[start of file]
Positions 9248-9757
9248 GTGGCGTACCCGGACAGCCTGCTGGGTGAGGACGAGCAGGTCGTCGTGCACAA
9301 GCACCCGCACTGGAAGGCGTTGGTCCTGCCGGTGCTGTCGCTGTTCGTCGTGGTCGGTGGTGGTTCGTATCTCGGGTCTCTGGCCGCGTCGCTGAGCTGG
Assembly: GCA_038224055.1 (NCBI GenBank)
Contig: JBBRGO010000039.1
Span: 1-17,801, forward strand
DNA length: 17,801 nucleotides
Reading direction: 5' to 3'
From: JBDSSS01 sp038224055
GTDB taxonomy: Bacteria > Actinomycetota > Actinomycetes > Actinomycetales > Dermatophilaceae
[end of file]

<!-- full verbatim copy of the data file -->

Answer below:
Positions 9248-9757
9248 GTGGCGTACCCGGACAGCCTGCTGGGTGAGGACGAGCAGGTCGTCGTGCACAA
9301 GCACCCGCACTGGAAGGCGTTGGTCCTGCCGGTGCTGTCGCTGTTCGTCGTGGTCGGTGGTGGTTCGTATCTCGGGTCTCTGGCCGCGTCGCTGAGCTGG
Assembly: GCA_038224055.1 (NCBI GenBank)
Contig: JBBRGO010000039.1
Span: 1-17,801, forward strand
DNA length: 17,801 nucleotides
Reading direction: 5' to 3'
From: JBDSSS01 sp038224055
GTDB taxonomy: Bacteria > Actinomycetota > Actinomycetes > Actinomycetales > Dermatophilaceae